• Lol, how did you know my Name was Brad, by the way, I’m not in Newcastle – Let’s just say I’m halfway between Sydney and Brisbane :P.

      • Problem with node is they got too big. You can optimise and service customers elsewhere in Australia cheaper then renting out floor space in Adelaide CBD

        The was 4 locations Agile and Internode worked out. 3 being in Grenfelt Street and the Allianz Australia building on Pirie Street

      • Internode stopped being separate from iiNet within months after the buyout. The Internode customer service staff report to iiNet’s Contact Centre Manager, hardly separate at all and the teams are being integrated into iiNet more and more every day. Adelaide has the highest amount of call centre staff in the iiNet group (iiNet, Internode, Adam) so it won’t be going anywhere any time soon.

      • OZ_Bluey76
        Posted 09/01/2014 at 11:28 am | Permalink | Reply
        Actually, Micheal Malone has stated on Whirpool the Location, Support and Staff of Internode will remain seperate


        that breaches the accc misleading advertising claims and making false claims , link i posted

        Businesses are not allowed to make statements that are incorrect or likely to create a false impression.

        internode is not a separate indentity to iinet , if it was why is there iinet representatives even in whirlpool are dealing with internode customers

        Is Simon Hackett still on the iinet board

        • you proved you have absolutely no clue with your last comment. that’s been all over the news for quite some time and if you bothered to look at anything on here, you’d know the answer.
          you are full of it mate. I dare you to make an accc complaint and then come back and post their findings here.
          complaint denied!

          • Again you are ignoring wha tthe accc says

            Iinet and internode are not seperate from each other , despite malone and Hacketts claim

            If internode was a seperate entity

            1- there would be no iinet representatives talking or helping internode customers , because they are not iinet customers

  7. I love the way iiNet is talking about his “contributions” which are so heavily just about the acquisition. In other words, iiNet themselves didn’t get him to do shit (except reduce costs).

    iiNet talking about how he built them “a global IP network with around 150 gigabits of lit submarine capacity” … umm, no. He folded the Internode/Agile IP network into iiNet. The network, as far as I can tell, is 100% the same, maybe some upgrades but it is literally the same pipes, the same PoPs, the same everything as Internode’s always had. Which iiNet then oversubscribed because provisioning enough bandwidth to maintain the same quality of service would’ve cost too much money. Cheers.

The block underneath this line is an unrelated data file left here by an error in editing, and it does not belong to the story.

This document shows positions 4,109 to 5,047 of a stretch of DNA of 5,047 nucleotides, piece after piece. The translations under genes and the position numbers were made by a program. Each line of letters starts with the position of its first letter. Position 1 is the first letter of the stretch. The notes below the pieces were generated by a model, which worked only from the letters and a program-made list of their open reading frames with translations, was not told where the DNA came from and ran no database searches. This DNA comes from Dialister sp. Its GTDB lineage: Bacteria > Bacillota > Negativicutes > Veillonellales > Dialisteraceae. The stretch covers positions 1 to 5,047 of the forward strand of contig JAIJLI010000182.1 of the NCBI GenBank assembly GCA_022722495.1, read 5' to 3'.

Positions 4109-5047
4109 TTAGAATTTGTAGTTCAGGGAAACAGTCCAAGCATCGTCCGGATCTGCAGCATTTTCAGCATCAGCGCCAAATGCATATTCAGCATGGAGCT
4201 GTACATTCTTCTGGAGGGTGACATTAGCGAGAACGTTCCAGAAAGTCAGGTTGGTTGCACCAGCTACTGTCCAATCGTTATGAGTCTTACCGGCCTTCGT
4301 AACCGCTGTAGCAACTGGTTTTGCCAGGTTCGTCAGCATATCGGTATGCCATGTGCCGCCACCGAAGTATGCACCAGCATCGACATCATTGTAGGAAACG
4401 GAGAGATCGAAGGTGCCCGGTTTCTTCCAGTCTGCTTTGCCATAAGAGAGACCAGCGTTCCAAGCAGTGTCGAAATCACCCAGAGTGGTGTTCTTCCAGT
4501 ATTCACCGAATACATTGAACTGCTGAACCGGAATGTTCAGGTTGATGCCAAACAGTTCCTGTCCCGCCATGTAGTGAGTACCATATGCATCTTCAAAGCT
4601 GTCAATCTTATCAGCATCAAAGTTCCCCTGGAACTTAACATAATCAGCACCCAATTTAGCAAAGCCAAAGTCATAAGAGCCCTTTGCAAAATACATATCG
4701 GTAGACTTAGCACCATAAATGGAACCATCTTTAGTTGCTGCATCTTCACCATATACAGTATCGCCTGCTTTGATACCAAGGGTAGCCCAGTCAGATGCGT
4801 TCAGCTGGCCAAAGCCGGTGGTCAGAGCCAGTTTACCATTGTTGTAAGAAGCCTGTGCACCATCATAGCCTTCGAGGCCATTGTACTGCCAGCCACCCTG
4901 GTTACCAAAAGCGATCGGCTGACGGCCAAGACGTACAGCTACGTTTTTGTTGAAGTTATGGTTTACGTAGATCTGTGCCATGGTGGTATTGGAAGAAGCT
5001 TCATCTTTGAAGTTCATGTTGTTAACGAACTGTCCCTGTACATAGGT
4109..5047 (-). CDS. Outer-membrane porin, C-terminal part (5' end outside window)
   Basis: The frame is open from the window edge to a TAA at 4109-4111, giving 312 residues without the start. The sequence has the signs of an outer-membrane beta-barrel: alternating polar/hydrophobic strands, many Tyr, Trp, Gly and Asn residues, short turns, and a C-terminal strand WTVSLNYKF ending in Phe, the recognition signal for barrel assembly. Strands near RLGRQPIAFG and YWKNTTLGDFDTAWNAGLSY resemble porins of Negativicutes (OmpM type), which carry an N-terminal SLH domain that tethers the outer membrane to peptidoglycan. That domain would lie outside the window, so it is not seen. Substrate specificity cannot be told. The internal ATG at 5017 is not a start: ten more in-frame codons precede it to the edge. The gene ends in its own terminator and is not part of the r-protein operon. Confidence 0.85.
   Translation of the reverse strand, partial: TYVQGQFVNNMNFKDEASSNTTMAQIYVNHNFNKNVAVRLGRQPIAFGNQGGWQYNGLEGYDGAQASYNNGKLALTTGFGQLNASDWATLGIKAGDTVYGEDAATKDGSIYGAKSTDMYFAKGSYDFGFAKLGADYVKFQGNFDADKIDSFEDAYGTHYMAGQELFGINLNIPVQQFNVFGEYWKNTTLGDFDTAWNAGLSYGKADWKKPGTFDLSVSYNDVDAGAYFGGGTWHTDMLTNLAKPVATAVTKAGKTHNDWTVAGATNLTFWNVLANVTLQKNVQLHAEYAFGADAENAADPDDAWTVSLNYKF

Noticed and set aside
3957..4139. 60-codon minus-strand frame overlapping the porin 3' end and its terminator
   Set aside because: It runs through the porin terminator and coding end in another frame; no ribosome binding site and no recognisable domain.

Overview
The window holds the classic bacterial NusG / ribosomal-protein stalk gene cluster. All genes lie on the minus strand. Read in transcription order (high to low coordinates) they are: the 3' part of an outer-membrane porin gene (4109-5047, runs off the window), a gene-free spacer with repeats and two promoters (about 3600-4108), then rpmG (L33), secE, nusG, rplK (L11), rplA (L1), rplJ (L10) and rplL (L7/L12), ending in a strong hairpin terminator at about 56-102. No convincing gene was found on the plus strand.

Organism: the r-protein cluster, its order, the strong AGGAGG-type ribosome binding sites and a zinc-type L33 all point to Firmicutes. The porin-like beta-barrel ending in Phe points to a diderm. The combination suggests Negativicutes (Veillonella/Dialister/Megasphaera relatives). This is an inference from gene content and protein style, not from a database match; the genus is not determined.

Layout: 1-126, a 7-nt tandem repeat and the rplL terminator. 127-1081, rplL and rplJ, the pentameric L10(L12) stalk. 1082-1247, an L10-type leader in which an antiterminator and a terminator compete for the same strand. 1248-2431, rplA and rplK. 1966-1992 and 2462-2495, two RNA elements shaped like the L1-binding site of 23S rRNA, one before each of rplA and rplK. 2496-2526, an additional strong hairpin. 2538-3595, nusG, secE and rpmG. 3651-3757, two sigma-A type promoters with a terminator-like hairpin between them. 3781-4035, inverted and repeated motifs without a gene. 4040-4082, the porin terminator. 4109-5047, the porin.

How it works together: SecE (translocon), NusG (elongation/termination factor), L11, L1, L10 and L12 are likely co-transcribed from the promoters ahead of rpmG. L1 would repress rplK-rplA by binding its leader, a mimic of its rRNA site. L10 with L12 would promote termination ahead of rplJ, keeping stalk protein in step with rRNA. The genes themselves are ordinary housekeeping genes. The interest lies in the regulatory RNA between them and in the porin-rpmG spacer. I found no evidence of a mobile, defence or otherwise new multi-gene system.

• You understand the Internode network didn’t just suddenly appear one evening, lying in a manger, with a star overhead, right?

      Who do you think helped construct and expand Internode’s nation-and-international network? Ghandi?

      What iiNet then did with it – is up to iiNet. Use the grey matter you were given, sir. Cripes.

  8. Ahhh, the good old “Business as Usual” line. MM was an expert in this, let’s face it you can’t be that naive to think nothing was going to change when a company was bought out. There are however ways of going about it and doing it the proper and civil way, You’d think iiBorg would have had plenty of practice with this prior to gulping the recent acquisitions, but it doesn’t seem so.

  9. In my experience iiNet is more like Telstra in that there exist terrible system/process flaws which simply get ignored, particularly in their mobile provisioning system. On the whole Optus does a much better job at fixing issues in a methodical timely manner. All this goes to say the culture of everything going through MM or a select group doesn’t work at their scale as only their new areas of interest get any real attention.

  10. “A series of events over the past several years have led to a personal impression on my part that I really do not like iiNet’s corporate culture any more”

    It shows in your article. you write this article like you are a disgruntled ex-employee

  11. He was sacked near Xmas, big deal. He’s been well compensated I don’t doubt, Xmas is totally irrelevant.

  12. Seems like the same thing that happened with Westnet when I was there during the acquisition. Malone seemed to be a good guy but his inner circle don’t want to listen to anyone but themselves. They made a lot of promises about learning from each other and particularly learn about Westnet’s high customer service ratings. It became quickly apparent that they had no interest and just wanted everyone to just fall in line with iiNet’s ways and do what they are told. A lot of Westnet management staff stayed on for a while and tried to get through to them but eventually they all gave up and quit. A lot of them that left earlier or experienced some “issues” with particular managers were able to secure redundancy packages. I don’t think I know a single person still there now.